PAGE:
There are few things in life better than walking into my home on a Saturday night. The comforting pungent aroma and soothing sound of simmering fills my home before dinnertime in preparation for my favourite dish: indo-enchiladas. But before I tell y’all why, let me start with a little background. I was born and raised in Houston, Texas and both my mother and father are of Indian nationality. My older brother and I were raised in a household full of food and love from seven people—us, my parents, my aunt and uncle, and the most important member of the family: my grandmother, who I call Mota (translates to “grandmother” in Gujarati). As Hindu’s, we all practice vegetarianism, and as Indians in Texas, we love our Mexican food extra extra spicy. Our indo-enchiladas are not your average classic Mexican enchilada, but an Indian take on the vegetarian version of the Mexican speciality. Picture a soft corn tortilla rolled around a generous helping of flavorful chunky black beans, and doused in a thick aromatic tomato-based sauce with pungent notes of onion, cumin, and turmeric (a traditional Indian spice), all topped with plentiful Mexican cheese and fresh coriander. And if that description didn’t already convince you (and maybe even make your mouth water) that this is my favorite dish, then allow me to tell you exactly why. The reason my family’s indo-enchiladas are my favourite dish is because it effectively ties together my Indian heritage and my Texas upbringing—two vastly different cultures that represent my identity. This dish is also my father’s favorite as my grandmother made it for him every Saturday since he was a teenager after they immigrated from Mumbai to Houston. That beloved Saturday night tradition is still continuing.  Writing this post and thinking of this dish as a memory led me to an important realization, I’ve stopped thinking of my culture’s cuisine in monolithic terms such as just Indian or Mexican, and I’ve started to appreciate how it truly is a beautiful culmination of several cultures.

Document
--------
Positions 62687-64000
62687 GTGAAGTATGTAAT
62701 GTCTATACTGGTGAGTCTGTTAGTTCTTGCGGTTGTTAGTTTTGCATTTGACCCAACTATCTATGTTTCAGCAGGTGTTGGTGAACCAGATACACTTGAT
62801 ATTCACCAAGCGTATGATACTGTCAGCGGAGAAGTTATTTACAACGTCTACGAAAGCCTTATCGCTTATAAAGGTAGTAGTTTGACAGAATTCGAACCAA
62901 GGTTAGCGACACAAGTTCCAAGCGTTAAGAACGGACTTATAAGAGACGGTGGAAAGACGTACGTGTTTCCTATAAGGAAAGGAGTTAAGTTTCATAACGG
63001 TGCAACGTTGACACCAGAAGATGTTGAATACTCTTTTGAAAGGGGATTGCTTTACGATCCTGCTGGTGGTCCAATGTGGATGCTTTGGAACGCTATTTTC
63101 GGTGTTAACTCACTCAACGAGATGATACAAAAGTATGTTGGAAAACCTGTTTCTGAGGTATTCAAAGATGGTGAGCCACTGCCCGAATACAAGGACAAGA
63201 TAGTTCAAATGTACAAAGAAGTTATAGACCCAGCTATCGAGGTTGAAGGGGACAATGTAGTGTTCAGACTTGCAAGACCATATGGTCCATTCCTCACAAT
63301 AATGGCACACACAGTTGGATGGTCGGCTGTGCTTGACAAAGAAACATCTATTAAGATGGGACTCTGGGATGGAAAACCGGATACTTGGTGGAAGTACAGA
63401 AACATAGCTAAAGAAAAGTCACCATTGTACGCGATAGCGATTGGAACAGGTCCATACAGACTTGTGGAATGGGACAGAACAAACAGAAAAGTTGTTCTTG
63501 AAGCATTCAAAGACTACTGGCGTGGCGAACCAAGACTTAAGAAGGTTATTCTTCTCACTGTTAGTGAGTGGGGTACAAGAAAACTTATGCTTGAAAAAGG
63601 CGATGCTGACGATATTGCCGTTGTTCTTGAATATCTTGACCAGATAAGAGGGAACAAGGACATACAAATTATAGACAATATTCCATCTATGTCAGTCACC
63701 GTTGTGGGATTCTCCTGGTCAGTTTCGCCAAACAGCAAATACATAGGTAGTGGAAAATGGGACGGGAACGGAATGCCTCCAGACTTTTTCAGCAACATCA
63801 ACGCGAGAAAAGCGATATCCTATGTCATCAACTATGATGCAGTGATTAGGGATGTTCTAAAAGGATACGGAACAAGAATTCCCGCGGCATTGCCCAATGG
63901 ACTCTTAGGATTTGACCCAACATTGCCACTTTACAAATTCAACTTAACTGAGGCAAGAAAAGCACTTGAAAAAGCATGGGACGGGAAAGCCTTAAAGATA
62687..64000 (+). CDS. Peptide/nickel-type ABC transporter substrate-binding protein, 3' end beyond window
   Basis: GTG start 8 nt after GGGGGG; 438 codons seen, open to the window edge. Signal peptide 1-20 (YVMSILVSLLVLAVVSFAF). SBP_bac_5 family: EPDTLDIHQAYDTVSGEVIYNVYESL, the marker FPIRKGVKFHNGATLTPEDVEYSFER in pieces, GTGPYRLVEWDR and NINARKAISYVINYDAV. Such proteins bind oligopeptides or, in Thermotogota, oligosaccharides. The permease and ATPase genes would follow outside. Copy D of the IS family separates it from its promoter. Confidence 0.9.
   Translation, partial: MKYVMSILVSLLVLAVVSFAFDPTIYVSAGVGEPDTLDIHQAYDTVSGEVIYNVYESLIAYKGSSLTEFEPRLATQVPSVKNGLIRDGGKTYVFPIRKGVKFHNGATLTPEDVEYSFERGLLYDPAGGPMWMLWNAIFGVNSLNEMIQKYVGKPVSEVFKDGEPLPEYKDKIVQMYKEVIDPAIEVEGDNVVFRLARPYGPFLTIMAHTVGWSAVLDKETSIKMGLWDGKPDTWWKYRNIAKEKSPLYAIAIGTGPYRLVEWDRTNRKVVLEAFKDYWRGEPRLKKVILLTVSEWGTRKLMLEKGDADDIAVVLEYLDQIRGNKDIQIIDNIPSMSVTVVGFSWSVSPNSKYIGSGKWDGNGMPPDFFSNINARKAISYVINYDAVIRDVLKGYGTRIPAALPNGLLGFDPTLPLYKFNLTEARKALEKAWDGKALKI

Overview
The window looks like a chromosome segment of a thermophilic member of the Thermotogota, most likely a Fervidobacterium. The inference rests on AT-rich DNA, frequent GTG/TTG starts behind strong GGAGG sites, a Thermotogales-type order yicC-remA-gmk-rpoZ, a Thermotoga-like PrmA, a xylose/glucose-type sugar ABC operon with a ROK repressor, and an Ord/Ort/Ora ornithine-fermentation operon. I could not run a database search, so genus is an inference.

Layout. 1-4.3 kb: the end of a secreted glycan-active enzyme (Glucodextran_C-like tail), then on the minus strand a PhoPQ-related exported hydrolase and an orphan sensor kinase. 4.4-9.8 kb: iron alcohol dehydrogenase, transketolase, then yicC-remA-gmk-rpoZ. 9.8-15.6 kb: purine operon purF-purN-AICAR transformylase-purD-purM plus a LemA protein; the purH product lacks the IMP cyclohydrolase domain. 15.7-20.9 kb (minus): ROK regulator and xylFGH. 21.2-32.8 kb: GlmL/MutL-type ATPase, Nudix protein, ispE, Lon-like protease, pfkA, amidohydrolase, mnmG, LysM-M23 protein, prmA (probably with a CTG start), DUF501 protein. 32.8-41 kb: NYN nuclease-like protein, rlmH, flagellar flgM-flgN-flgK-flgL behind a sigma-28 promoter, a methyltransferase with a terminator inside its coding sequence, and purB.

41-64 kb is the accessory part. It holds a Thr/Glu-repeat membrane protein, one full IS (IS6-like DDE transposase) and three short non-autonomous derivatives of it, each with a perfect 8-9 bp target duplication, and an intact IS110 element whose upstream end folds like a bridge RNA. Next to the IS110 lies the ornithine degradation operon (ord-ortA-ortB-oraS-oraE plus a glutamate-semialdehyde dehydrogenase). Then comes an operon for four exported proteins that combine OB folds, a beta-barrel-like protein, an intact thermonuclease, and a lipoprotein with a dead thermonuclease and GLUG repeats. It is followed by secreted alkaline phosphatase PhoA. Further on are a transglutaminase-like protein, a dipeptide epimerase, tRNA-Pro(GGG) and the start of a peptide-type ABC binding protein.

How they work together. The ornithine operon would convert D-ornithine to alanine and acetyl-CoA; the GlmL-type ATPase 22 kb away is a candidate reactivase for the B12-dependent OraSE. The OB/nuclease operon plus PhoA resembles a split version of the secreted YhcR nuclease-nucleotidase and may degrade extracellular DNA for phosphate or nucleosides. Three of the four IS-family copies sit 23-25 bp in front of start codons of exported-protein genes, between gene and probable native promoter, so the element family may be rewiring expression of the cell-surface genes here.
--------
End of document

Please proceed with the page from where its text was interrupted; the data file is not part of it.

In Indian cultures, community is key in the food culture, and food is the key that opens the door to explore any culture. On Saturday nights, when we prepare our indo-enchilada’s, we usually come home to a hefty stockpot on the stove simmering with my grandma’s special sauce. The aroma reaches our nose even before the food reaches our mouth, and we can already taste it. But the sauce my grandma prepares never ends up being the same taste as the sauce that tops our enchiladas in the end—the reason lies in the seven different flavors of taste-buds I live with. Once my grandma makes her sauce, she asks someone to try it, and that person usually adds whatever spice he or she may think is missing. And we all know once my mom gets a spoonful of the sauce, she will be adding plentiful onion, chilies, and turmeric, always giving the sauce that extra Indian kick we were all looking for. Everyone visits the pot, one person after the next, adding whatever they think the sauce could use. And usually, the familial process only stops when someone complains about being starving (which is admittedly usually me). I believe this practice of cooking not only creates strong bonds within my family, but also creates an immense sense of trust in one another (especially when my brother goes in for a taste). Moreover, the family style of eating this dish just makes the memories all the more joyful and warm. Most families prepare enchiladas by baking them in single serving dish. However, we never serve the indo-enchiladas on a single portioned and plated dish, but we all chose to share from a large communal baking pan.